Category: sheep & wool

shearing day

shearing dayshearing dayIt’s a chilly Autumn morning, at the start of October last year. We’re stood shivering in the yard of a local mountain barn, wellies on our feet, scarves wrapped round our necks, the baby bundled up beneath layers of cardigans nestled on my chest. The farmer and his helpers have been up to their elbows in sheep and wool since first thing. The yard smells of machine oil, manure and sweat. The trimmers buzz, the sheep bleet loudly as they scrabble around on the cobblestones and the workers say very little. The air is thick with dust and fibres, and as a light drizzle starts to fall, I wonder if it really was a good idea for us to bring the baby up to this barn this morning. But he is unperturbed by all the excitement and sleeping soundly in the scarf, no doubt lulled off to sleep by the whirring of the shears and the shouting of the men as they wrangle each ewe from the barn and across to where the shearer is working furiously.

” Numero 50017. 50176. 10237, laisse le cou.”

“ Numbers 50017. 50176. 10237, leave her neck.”

It takes less than two minutes for the shearer to undress each sheep. The farmer and two of his helpers gather up fleeces as they fall from the animal to the ground. After a few minutes, the farmer approaches me, with what looks like a cloud in his arms. All be it, a very grimy cloud, covered in bits of straw and dung. He gestures to me to touch and I reach out across the gate. The wool is still warm from the sheep. Running my fingers through the locks, I imagine this must be what it feels like to pluck just-laid eggs from a hen’s nest. Oddly intimate. A few seconds ago this fleece was part of a living animal, protecting it from the elements all year long.

For this sheep farmer, who raises his flock not for the spinning mill but rather the slaughter house, shearing day is the end of the production line (for the wool) and just another necessary aspect (and expense) to his farming year Now the wool has been removed from the sheep, it’s status as a protective covering for an agricultural product (sheep) has been reduced, to that of a category 3 animal by-product. Current EU legislation sees no difference between the sack of warm fleeces in the farm yard and catering waste, slaughter house waste & “former food”. Meaning it’s value as a precious, renewable and sustainable agricultural resource has depreciated to that of an item of (at worst) hazardous agricultural waste or (at best) an animal by-product. At least the wool from this clip, destined to be turned into thick woollen blankets by the local blanket makers, is still considered valuable enough to just about pay for the expense of the shearer. But sadly it is not the case for many farmers and their fleeces here in France, in my native Britain, indeed all across the EU. Often just the cost of transport versus what a farmer is paid for raw fleece often makes it economically invalid to send wool to be spun in mills. Which for a local wool enthusiast like me seems like a very sorry state of affairs.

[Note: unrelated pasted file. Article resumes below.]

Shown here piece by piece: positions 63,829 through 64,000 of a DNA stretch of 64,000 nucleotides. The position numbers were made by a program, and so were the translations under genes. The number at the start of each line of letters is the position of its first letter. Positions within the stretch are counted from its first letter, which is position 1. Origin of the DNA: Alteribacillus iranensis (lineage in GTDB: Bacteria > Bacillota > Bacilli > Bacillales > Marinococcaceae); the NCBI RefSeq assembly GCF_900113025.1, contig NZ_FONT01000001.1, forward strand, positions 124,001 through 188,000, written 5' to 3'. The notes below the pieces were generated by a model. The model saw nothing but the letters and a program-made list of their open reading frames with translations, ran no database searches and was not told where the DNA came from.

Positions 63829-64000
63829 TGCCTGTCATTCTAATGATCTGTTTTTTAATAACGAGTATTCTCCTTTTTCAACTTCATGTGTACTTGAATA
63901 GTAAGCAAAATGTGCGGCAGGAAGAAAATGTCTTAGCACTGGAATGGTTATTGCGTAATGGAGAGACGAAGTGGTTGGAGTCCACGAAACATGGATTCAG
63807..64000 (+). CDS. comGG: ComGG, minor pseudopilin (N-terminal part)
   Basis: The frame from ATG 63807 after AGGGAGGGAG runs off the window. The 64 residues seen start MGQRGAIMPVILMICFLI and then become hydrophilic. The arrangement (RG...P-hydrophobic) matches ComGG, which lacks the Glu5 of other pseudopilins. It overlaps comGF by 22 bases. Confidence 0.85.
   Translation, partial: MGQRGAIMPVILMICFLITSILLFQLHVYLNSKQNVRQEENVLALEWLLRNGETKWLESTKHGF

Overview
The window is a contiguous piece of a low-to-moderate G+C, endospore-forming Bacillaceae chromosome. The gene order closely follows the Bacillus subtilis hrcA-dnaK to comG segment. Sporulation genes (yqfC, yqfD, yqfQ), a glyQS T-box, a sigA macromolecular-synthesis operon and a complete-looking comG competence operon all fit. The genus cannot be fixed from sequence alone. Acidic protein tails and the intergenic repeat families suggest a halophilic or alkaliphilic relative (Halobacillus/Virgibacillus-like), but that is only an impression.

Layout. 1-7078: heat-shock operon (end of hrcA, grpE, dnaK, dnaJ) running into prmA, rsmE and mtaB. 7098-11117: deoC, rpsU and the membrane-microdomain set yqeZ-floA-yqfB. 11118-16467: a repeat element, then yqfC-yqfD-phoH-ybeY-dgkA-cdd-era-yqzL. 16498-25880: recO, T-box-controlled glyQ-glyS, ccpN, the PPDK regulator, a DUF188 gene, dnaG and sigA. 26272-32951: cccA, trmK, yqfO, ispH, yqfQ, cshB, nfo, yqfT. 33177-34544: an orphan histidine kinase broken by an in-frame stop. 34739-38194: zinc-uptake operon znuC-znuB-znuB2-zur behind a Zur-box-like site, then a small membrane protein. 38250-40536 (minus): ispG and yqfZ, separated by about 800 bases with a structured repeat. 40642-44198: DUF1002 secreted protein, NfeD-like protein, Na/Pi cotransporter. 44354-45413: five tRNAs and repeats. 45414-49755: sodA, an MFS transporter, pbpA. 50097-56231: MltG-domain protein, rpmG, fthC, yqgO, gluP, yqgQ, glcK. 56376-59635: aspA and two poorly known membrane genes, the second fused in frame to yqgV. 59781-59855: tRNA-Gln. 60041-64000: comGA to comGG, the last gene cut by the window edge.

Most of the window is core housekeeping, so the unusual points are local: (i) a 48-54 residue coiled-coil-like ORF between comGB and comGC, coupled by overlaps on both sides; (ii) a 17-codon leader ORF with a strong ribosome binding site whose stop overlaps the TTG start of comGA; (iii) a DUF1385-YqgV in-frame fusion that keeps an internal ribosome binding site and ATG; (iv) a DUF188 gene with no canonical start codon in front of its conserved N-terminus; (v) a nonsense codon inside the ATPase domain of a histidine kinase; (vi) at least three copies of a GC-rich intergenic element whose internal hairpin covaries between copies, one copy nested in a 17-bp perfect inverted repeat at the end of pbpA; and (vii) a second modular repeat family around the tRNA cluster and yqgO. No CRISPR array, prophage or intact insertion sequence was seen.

By half past ten, the men are halfway through the flock and they pause briefly to drink a slurp of coffee, brought out on a tray by the farmer’s wife. If she is nonplussed to find an British girl in waterproofs stood somewhat awkwardly in a corner of the farm yard, she is surprised to discover I have a three month old baby snuggled up on my chest. Before we are allowed to leave, she ushers us in to the cosy warmth of the adjoining barn, where a fire is burning merrily in the grate and a big pot of garbure (the local hearty mutton stew) has been slowly bubbling since first light. The shearing will soon be over, but the day is not yet finished. The men (and lone lady shearer…) will soon be joined by various wives and family members to sit down and enjoy a hearty lunch by the fire as the freshly shorn sheep are left shivering out in the drizzle. Twice we are invited to stay and join them at their table. As tempting as it is, the babe is starting to stir and we’d rather get back down to the valley. We don’t leave empty handed however. As we prepare to leave, the farmer hands me three bags full of lovely greasy fleeces (2 white fleeces & 2 black) to take with me back down the mountain.

fleece

Raw fleece

For the past two years, corners of our house have been filled with bags of greasy, dirty, lanolin covered fleeces, gathered directly from local farms at shearing time. Little by little, I have been working my way through them, learning as I go about skirting & sorting but also experimenting with a variety of scouring processes. Every stage is an opportunity to learn something new, even when I get things ‘wrong’. And therefore further expand my knowledge of these rawest of materials. This knowledge guides my feet & fingers when sat at the wheel making yarn, but also when I am preparing for a knitting or crochet project.  There seem to be as many variations within individual fleeces as there are between the different breeds of sheep who have kindly gifted me their woolly coats. I know I am still far from unravelling all the mysteries of wool & fleece!